Attitudes and qualities of a good counsellor

A capable counsellor must possess a number of personal qualities and develop the proper attitudes to make a client feel at ease and to build rapport so that a client can self-disclose.  What are these personal qualities?

Empathy

Empathic understanding is the ability to see things from the client’s perspective. Without this quality a counsellor will be unable to comprehend the problems, experiences, thoughts and feelings of another person, and will not be able to offer clients the level of supportive understanding that they will require.

The counsellor’s full attention and empathy encourages a client to relax and trust and encourages self-disclosure.

Congruence and warmth

A counsellor should be agreeable and act appropriately to provide the client with a comfortable foundation for the counsel­ling relationship. Only by creating a friendly atmosphere can the counsellor encourage interaction and disclosure.

  • Maintain warmth and genuine understanding.
  • Use appropriate body language such as a non-threatening posture, while maintaining eye contact and respecting the client’s personal space.
  • Maintain a reassuring and comforting way of speech – the tone of voice, speed of speech and style of delivery.

Respect

Counsellors must at all times show respect for clients and their welfare. They must also remain impartial and non-judgmental.

A client must feel comfortable, safe and confident that confidentiality will be maintained at all times and also that the counsellor is committed to helping, encouraging and supporting.

Whilst maintaining a professional focus a counsellor must be able to show a genuine openness.

Positive regard

It is of vital importance in the counselling relationship that the counsellor demonstrates a positive acceptance of the client and that the client is valued and respected.

A positive, unconditional regard for the wellbeing of a client is the basis from which clients can explore their thoughts, feelings and experiences, and develop an understanding and acceptance of their emotions.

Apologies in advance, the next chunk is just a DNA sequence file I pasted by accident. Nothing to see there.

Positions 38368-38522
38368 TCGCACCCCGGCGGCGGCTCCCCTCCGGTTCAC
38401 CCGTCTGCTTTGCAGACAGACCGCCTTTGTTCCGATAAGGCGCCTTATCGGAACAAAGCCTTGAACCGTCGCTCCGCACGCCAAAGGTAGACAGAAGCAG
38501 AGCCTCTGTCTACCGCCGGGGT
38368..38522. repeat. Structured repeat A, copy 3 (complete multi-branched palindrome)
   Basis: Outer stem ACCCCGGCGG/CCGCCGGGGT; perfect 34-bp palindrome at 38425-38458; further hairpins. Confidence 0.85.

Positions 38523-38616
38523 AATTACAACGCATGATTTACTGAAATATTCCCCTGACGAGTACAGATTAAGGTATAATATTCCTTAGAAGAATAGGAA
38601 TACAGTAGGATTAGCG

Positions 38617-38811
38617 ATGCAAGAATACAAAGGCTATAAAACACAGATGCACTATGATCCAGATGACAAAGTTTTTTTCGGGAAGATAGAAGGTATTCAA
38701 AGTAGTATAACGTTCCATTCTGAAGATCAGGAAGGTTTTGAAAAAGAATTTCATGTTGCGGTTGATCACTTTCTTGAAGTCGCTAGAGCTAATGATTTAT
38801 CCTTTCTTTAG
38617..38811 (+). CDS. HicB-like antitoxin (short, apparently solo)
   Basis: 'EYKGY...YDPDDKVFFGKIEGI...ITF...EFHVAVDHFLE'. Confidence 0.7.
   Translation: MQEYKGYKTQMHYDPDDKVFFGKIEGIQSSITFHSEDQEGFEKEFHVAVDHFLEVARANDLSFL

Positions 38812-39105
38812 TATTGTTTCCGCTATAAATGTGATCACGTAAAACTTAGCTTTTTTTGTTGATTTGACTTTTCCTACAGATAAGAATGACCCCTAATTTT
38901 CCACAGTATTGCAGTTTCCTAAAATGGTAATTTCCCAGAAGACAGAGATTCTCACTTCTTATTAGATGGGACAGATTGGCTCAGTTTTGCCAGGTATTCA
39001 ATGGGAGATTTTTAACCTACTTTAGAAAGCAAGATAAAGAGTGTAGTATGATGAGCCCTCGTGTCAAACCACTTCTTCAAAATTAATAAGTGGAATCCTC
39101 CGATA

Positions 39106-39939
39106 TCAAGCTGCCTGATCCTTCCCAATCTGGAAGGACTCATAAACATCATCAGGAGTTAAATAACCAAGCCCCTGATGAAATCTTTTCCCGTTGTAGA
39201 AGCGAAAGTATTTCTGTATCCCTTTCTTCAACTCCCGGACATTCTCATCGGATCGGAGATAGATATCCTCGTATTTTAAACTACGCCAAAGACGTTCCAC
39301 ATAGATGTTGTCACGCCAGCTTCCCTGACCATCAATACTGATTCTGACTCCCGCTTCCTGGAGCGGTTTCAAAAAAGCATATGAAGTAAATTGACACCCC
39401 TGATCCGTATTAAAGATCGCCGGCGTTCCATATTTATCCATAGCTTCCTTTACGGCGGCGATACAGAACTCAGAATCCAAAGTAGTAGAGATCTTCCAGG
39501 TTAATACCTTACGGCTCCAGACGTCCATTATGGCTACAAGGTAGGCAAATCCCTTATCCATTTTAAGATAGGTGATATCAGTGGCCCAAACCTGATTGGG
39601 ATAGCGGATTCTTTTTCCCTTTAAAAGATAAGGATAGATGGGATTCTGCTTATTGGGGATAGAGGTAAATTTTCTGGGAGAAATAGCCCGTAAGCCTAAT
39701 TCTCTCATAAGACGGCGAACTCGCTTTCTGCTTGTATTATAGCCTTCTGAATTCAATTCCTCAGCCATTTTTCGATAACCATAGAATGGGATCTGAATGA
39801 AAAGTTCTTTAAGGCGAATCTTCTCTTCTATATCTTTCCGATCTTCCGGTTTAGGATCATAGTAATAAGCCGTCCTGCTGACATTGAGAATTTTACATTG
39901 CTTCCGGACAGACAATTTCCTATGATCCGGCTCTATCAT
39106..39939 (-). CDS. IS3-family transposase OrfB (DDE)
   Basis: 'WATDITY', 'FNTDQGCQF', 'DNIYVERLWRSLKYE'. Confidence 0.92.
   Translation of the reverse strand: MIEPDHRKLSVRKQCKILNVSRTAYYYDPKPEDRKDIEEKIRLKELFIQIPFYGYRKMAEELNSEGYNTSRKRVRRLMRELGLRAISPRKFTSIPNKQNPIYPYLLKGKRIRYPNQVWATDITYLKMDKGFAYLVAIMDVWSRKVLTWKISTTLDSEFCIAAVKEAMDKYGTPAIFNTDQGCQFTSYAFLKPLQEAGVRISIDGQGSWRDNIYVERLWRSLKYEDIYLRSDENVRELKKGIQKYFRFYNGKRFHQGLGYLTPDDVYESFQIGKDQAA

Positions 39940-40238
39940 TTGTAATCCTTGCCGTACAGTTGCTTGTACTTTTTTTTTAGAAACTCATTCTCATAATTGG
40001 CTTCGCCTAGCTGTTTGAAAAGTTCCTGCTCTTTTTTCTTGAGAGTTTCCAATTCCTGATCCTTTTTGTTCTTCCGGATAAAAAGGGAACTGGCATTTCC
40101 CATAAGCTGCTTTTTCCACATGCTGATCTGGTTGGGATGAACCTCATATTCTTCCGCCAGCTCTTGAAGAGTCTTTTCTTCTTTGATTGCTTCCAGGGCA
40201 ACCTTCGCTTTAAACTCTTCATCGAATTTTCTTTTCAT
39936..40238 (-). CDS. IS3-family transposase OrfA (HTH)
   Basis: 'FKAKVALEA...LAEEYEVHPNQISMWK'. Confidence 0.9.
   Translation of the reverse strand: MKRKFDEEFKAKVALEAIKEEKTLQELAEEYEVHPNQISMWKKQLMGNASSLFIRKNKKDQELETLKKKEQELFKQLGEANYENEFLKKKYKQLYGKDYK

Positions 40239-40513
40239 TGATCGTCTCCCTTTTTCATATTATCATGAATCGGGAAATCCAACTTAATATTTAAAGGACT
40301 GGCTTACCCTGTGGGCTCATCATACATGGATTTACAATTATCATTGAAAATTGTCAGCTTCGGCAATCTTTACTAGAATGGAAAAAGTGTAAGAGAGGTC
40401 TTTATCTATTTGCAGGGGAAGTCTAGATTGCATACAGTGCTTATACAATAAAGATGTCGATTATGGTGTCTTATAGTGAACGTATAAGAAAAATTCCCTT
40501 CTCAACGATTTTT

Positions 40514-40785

A counsellor must not judge in any way. This may be difficult in some situations, but is the basis of a counselling relationship built on trust.

Accepting a client shows the individual that you are there to support them through the counselling process, regardless of their weaknesses, negativity or unfavourable qualities.

Important values

At all times counsellors must show a commitment to values such as the following:

  • Human dignity
  • Alleviating personal distress
  • Appreciating the differences in culture
  • Remaining non-judgmental
  • Ensuring the integrity of the client/counsellor relationship
  • Maintaining client confidentiality and ethical principles.

Personal skills

Each counsellor will bring their own unique abilities, qualities and skills into a counselling relationship to help ensure that their client feels safe and supported. These may include:

  • Active listening skills
  • Good interpersonal skills
  • The ability to question, reflect and challenge attitudes and beliefs
  • A genuine interest in providing support.

Other important skills include good planning and motivational skills, problem solving, organisational ability and re-orientation skills.

Personal knowledge

In addition to counselling qualifications, a counsellor should be armed with sufficient personal knowledge and understanding of what counselling is all about.

He/she must also be clear about the role of the counsellor and the problems, issues and expectations every client will present.

Counsellors must be self-aware, and must be in control of their feelings, thoughts and emotions whilst working with clients.

Personal development

Through his/her own development a counsellor will also pick up additional understanding and knowledge, which can be used effectively to support a client during the counselling process.

Counselling skills are constantly improved if the counsellor has an interest in self-awareness and self-development. This continual process can include a growth in the following:

  • Self-awareness
  • Self-counselling
  • Work/life balance
  • Career and personal focus
  • Goal setting.

Source: Attitudes and Qualities of a Counsellor: http://www.thecounsellorsguide.co.uk/

 

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South Africans suffer from spiritual wounds and stress. The causes are many - the lack of reconciliation, poverty, HIV/AIDS, unemployment, ongoing violence, crime and transformation in the workplace. Problems in the family, marriage and relationships are compounded by the issues such as debt and work-related stress.

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